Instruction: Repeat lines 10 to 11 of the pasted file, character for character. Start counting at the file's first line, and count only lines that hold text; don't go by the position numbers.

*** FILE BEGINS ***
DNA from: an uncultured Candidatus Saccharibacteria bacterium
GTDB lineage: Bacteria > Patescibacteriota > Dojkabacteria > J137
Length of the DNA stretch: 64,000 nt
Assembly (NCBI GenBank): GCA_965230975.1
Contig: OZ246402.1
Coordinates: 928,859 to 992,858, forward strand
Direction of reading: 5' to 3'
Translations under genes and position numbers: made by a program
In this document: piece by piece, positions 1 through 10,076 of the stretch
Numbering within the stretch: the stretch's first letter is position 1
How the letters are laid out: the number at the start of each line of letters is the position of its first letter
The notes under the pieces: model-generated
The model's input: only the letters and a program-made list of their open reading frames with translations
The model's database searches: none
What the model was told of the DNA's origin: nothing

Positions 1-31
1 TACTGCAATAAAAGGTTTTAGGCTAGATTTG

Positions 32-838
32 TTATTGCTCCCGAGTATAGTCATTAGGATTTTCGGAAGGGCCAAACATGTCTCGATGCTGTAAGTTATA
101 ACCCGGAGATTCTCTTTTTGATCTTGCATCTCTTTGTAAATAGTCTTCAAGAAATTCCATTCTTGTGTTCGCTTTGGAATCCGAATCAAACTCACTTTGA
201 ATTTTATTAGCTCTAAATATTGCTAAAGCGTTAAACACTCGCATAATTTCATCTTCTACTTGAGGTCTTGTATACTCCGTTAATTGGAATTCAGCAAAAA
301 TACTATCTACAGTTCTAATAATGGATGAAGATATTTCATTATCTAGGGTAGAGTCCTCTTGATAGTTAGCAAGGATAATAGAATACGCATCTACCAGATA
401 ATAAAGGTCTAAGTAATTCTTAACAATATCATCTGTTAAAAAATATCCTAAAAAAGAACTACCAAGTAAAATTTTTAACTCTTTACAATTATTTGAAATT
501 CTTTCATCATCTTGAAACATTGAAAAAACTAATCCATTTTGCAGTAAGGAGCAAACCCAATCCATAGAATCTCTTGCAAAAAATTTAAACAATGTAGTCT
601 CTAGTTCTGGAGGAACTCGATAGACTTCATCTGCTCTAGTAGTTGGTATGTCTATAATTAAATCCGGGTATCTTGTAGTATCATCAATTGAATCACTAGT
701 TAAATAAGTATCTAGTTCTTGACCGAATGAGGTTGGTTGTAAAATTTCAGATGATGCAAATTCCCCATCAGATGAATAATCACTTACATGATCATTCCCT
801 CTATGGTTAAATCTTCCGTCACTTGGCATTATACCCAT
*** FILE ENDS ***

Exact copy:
Numbering within the stretch: the stretch's first letter is position 1
How the letters are laid out: the number at the start of each line of letters is the position of its first letter